NEW YORK — Major banks across the nation Thursday cut their prime lending rates to 8.75% from 9% in the second quarter-point reduction of the key rate since the Oct. 19 stock market collapse.
The cuts reflected the Federal Reserve Board's efforts to stabilize the economy with easier credit after the market debacle and came on a day when the central banks of West Germany and Switzerland also reduced key lending rates. "If there could be a silver lining from the crash, this is it," said Gary Schlossberg, vice president and senior economist at Wells Fargo Bank in San Francisco.
The latest round of interest rate cuts here and abroad roused the stock market after two days of losses, carrying the Dow Jones industrial average to 1,985.41, up 40.12 points.
The market rebound came despite the fact that the dollar fell to new lows on world markets Thursday after Treasury Secretary James A. Baker III was quoted as saying that the Reagan Administration would rather let the dollar fall than risk recession by propping it up with high interest rates.
On the currency market in New York, the dollar fell 1.2% against the Japanese yen, 1.6% against the West German mark and 2.1% against the British pound.
First to drop the prime rate were New York's Chase Manhattan and Citibank, soon followed by major lenders across the nation. Security Pacific, First Interstate, Union Bank and Bank of America were among those in the California market to follow suit.
The two-week easing of rates reverses a climb that began last March, when the prime stood at 7.75%. The rate "spike"--which had reached 9.75% at some banks--had already begun to slow housing and auto sales and had spread alarm in the markets and other sectors of the economy as well.
The prime rate is the basis for many loans to small- and medium-sized businesses and to consumers. Changes in the prime rate are roughly paralleled in mortgage rates, although mortgage rates generally are not directly tied to the prime.
Many economists contend that rates may come down by another quarter point or more before the end of the year.
"This is really sort of an intermediate step," said Paul Getman, economist with WEF Group in Bala Cynwyd, Pa. "If you look at the way other rates have come down, this drop is overdue."
The Deutsch Bundesbank, the German central bank, announced Thursday morning that it would lower the so-called Lombard rate to 4.5% from 5%, thus acceding to pressure from the United States and its European neighbors. The Swiss national bank cut its Lombard rate from 5% to 4.5% and its discount rate to 3% from 3.5%. The British and Dutch have also lowered key rates.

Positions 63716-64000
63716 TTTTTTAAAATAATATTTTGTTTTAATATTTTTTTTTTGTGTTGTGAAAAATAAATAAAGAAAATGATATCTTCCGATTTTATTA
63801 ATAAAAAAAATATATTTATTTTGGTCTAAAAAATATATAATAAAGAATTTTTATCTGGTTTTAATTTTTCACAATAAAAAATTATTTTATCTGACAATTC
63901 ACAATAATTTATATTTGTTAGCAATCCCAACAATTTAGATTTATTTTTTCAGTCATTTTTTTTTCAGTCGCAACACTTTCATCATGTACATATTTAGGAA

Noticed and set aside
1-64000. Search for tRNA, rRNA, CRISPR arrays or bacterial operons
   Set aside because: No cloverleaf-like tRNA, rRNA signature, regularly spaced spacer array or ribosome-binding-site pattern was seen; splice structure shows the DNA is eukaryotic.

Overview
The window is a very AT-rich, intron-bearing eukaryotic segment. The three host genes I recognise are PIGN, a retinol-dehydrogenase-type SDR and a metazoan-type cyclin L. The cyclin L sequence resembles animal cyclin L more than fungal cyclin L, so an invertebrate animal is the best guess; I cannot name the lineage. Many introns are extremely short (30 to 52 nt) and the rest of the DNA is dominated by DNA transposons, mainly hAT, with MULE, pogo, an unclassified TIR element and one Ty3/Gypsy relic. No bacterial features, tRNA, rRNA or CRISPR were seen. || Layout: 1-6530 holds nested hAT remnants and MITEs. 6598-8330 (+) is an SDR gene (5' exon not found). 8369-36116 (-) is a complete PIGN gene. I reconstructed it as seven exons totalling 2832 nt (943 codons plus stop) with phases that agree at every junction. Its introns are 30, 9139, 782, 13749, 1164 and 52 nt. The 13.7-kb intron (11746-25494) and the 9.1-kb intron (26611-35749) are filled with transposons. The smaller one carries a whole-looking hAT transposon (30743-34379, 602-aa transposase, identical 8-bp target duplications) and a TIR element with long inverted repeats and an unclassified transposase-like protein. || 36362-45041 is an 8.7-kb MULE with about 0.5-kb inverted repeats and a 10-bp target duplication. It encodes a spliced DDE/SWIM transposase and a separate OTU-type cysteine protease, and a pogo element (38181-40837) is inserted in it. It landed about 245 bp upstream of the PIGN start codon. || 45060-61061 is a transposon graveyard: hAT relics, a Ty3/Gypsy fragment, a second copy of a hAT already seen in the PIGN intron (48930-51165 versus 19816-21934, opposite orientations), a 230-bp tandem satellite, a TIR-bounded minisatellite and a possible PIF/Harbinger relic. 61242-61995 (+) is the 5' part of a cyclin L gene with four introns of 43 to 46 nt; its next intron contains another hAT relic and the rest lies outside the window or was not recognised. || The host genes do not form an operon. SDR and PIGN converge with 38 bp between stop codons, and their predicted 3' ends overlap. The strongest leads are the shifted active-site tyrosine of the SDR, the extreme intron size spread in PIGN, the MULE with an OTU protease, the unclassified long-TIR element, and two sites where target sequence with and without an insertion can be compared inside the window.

Urged to Lower Rates
U.S. officials have urged the West Germans to drop their rates to take pressure off the dollar, which U.S. officials have sought to lower over the past two years to stimulate the American economy.
The West Germans did not reduce their discount rate, however.
The difference between the two rates is that when private banks borrow at the Lombard rate from the central bank, they put up stocks and bonds as collateral; when they borrow at the discount rate, which is lower, they pledge cash.
The Federal Reserve Board moved quickly after Black Monday, Oct. 19, when the stock market plunged 508 points, to inject the economy with enough money to cushion the effects of the panic. The Fed's stimulus has already showed up in the fall of other key rates, such as the so-called federal funds rate and rates on Treasury bonds and Eurodollars.
Reservoir Has Grown
Interest rates on three-month Treasury bonds, for example, have fallen about 1.25 percentage points since the stock market collapse, noted David Resler, economist with Nomura Securities International in New York.
The pool of funds that banks can use for loans has also been swollen recently as investors have moved money out of stocks into other financial instruments, such as money-market mutual funds and certificates of deposit, economists noted.
This increase in funds was reflected in the Fed's announcement Thursday that the nation's basic money supply had grown $9.1 billion to an adjusted $769 billion, during the week that ended Oct. 26. The figure includes cash in circulation, deposits in checking accounts and non-bank travelers checks.
Among the most direct beneficiaries of the prime rate cut will be the millions of Americans who have taken out home equity loans since the beginning of the year to take advantage of changes in the federal tax code. The interest they pay on their loans rises and falls with the prime rate charged by their bank.
The widespread enthusiasm for home-equity loans was cooled as the year progressed by the upward drift of the prime rate, which added 2 percentage points of interest expense between April and October. "This is a very lucky break for all those people," economist Getman said. "It should serve as a lesson about what can happen."
Mortgage Rates Falling